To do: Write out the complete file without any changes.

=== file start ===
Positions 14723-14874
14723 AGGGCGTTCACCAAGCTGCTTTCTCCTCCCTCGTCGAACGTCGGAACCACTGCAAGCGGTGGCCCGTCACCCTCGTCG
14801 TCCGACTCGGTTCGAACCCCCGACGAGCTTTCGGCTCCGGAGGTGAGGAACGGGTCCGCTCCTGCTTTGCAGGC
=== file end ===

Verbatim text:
Positions 14723-14874
14723 AGGGCGTTCACCAAGCTGCTTTCTCCTCCCTCGTCGAACGTCGGAACCACTGCAAGCGGTGGCCCGTCACCCTCGTCG
14801 TCCGACTCGGTTCGAACCCCCGACGAGCTTTCGGCTCCGGAGGTGAGGAACGGGTCCGCTCCTGCTTTGCAGGC